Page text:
Tips on how to succeed in a video job interview

video job interviewThe coronavirus has changed our lives in many ways, including how we interview for jobs. Although unemployment numbers have soared, some companies are still hiring. They are, for the most part however, using a technique not usually employed in the past – the video job interview.

Tech companies, including Facebook, LinkedIn and Google, were onboard early with the practice, and many others have followed. It’s impossible to know what will happen in the future, but video interviewing may go on for months to come.

How to prepare for a virtual interview

A virtual interview requires the same preparation as a regular interview. You need to:

  • research the company and the hiring manager.
  • put together a list of questions that you will ask.
  • study a list of potential questions that you may be asked and practice them.
  • get a good night’s sleep beforehand, etc.

There are, however, different requirements for these interviews that you should be aware of. Here are some of the things you need to do in preparation and during the interview:

What you need to do differently

Learn how to use the video conferencing software. If you’ve unfamiliar with the video conferencing software the hiring manager will use, look for some online tutorials on how to use it and go through them a few days before the interview

Make sure your technology works. First of all you’ll need a computer with a working camera and microphone. Make sure you have the bandwidth that can accommodate video streaming. Although a computer is preferable, if you don’t have one, you can use your smart phone or tablet. But be sure that whatever you use is propped up and doesn’t need to be held.

Choose a place with no distractions. Choose a quiet place for the interview. This could be a home office, if you have one, or the kitchen table or another quiet place at home. Make sure no one else will be around, and if you have a dog that barks, it might be best to put it outside or ask a friend to take care of it for an hour or two. It’s best to have a blank wall behind you so there are no distractions, and the hiring manager will concentrate on you instead of what else is in the room.

Make sure there’s plenty of light. This could be natural or artificial light, but it’s important that the hiring manager can see you clearly.

Dress professionally. Yes, you’re at home, but you still need to make a good impression. Wear the same sort of outfit that you would if you were going to an in-person interview. Avoid bright colors and elaborate jewelry, however, because these may be distracting online. 

Get there early. This is just as important as when participating in a face-to-face interview, maybe even more so, since it may take a while to sign in.

Look into the camera. This may take some practice, maybe with a friend beforehand, but make sure you’re looking into the camera on your computer rather than the face of the hiring manager on the screen. Looking directly into the camera means you will be making eye-contact with the person interviewing you. And if you’re using your smart phone or a tablet, make sure you’re centered on the screen.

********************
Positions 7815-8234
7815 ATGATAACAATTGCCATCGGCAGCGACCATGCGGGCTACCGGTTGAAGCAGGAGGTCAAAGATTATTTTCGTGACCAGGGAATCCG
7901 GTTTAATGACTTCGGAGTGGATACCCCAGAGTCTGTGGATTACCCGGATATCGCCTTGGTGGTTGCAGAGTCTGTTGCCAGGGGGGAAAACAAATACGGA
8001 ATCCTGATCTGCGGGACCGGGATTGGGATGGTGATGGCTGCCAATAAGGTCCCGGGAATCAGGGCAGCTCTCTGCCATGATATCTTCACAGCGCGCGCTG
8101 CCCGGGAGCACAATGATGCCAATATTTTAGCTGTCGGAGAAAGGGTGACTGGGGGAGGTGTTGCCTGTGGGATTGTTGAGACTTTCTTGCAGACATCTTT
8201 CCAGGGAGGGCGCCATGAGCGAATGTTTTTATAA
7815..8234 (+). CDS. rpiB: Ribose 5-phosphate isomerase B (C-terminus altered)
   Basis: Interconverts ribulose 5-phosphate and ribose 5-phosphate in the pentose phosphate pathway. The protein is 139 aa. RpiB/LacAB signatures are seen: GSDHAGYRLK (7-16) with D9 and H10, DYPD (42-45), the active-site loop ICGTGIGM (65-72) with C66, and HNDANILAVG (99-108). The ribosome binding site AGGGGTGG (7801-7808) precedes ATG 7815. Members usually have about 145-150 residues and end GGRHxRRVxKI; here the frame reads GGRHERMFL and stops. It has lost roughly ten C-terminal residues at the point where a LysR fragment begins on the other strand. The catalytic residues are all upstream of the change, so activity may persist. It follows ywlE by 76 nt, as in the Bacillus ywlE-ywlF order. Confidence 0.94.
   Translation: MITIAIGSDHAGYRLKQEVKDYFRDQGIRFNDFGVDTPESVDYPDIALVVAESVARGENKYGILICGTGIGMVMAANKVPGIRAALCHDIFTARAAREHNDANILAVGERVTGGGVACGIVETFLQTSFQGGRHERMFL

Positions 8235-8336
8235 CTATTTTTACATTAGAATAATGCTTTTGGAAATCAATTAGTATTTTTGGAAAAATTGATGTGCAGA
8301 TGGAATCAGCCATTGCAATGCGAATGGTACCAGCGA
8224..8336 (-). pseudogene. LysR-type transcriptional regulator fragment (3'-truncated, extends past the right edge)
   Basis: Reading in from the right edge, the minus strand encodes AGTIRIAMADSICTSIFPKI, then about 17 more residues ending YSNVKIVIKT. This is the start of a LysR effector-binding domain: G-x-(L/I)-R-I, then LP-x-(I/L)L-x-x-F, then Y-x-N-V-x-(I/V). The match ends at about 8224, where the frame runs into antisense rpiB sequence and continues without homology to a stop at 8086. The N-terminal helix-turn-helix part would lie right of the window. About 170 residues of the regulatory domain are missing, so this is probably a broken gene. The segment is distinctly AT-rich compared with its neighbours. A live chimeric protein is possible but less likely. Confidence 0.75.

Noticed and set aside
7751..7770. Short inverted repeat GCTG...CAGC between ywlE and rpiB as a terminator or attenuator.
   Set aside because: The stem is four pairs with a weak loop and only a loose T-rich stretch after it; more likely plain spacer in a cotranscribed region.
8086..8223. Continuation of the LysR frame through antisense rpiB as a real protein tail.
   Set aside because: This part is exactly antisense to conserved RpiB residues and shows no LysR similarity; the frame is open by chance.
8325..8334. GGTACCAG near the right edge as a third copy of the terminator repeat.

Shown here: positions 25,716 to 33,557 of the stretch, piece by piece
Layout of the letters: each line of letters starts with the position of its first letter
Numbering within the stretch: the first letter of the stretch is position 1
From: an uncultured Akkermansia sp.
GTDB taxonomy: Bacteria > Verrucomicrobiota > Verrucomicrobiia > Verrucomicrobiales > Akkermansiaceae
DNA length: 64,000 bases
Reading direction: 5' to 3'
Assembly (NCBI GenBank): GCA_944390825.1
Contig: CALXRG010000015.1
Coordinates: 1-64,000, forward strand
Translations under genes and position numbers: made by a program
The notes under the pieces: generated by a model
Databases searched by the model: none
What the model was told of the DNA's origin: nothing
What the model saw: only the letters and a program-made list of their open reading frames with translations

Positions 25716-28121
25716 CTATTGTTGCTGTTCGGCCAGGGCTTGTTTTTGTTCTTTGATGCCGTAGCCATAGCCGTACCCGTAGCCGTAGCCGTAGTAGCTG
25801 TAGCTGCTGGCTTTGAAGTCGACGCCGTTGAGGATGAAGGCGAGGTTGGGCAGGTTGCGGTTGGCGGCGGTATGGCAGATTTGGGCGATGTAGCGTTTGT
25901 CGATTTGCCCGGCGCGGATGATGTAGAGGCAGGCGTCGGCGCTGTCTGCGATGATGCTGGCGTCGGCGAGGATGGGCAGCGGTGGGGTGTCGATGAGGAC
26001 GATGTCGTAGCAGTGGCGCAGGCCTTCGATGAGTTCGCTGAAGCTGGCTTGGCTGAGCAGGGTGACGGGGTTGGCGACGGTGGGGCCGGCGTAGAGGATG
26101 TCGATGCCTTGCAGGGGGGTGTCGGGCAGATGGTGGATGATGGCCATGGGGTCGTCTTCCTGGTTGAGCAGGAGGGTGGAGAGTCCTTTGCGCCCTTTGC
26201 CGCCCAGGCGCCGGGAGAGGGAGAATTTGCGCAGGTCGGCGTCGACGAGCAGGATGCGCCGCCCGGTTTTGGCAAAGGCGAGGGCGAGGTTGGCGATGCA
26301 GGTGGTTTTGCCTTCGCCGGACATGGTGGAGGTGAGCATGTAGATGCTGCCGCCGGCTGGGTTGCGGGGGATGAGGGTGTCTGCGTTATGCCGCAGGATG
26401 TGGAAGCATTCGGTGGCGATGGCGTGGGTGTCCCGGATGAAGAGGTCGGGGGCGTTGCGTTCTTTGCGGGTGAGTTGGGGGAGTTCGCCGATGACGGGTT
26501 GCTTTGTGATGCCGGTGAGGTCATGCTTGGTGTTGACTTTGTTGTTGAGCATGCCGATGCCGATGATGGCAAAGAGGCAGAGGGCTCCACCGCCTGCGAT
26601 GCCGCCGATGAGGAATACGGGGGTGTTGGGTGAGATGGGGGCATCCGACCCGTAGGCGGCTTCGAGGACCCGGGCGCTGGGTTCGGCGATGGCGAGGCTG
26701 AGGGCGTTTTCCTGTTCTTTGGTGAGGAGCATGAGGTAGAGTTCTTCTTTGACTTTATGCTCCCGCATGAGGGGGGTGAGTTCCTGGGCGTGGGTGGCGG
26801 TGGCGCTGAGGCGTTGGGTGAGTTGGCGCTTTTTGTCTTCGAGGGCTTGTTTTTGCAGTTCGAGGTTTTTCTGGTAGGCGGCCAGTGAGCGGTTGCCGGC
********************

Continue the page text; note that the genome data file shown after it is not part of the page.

Speak carefully. When video conferencing, there can be lag time between what you say and when the person on the other end hears it, so speak slowly (but not too slowly to sound unnatural), and enunciate clearly. Also wait several seconds after the interviewer speaks to make sure you don’t interrupt them.

Don’t forget the importance of body language. Sit up straight with feet planted firmly on the floor. Make proper eye contact by looking into the camera on your computer. Don’t forget to smile.

Show enthusiasm. You won’t be able to start off the interview with a handshake, but you can show your enthusiasm when you first connect. Begin the interview by saying that you are happy to meet the hiring manager, and thank them for taking the time to talk to you.

Try a power pose. Right before the interview, you may want to try a power pose, but not in front of the computer or with the microphone on. Researchers have found that assuming a power pose for two minutes before an interview gives people the confidence they need to make a favorable impression.

Send a thank you note. Don’t forget to send a thank you note after you finish the interview. Since this can be an email or hand-written note, make sure you have the hiring manager’s email address or physical address, depending on which type you choose to send.

 

Vera Institute of Justice and Root & Rebound issue coronavirus advice to prisons, parole officers and others

coronavirusThe coronavirus pandemic could explode within the walls of prisons and jails. And it could spread even further among those on parole. Although some states and facilities are taking action in these areas, it may be too little too late.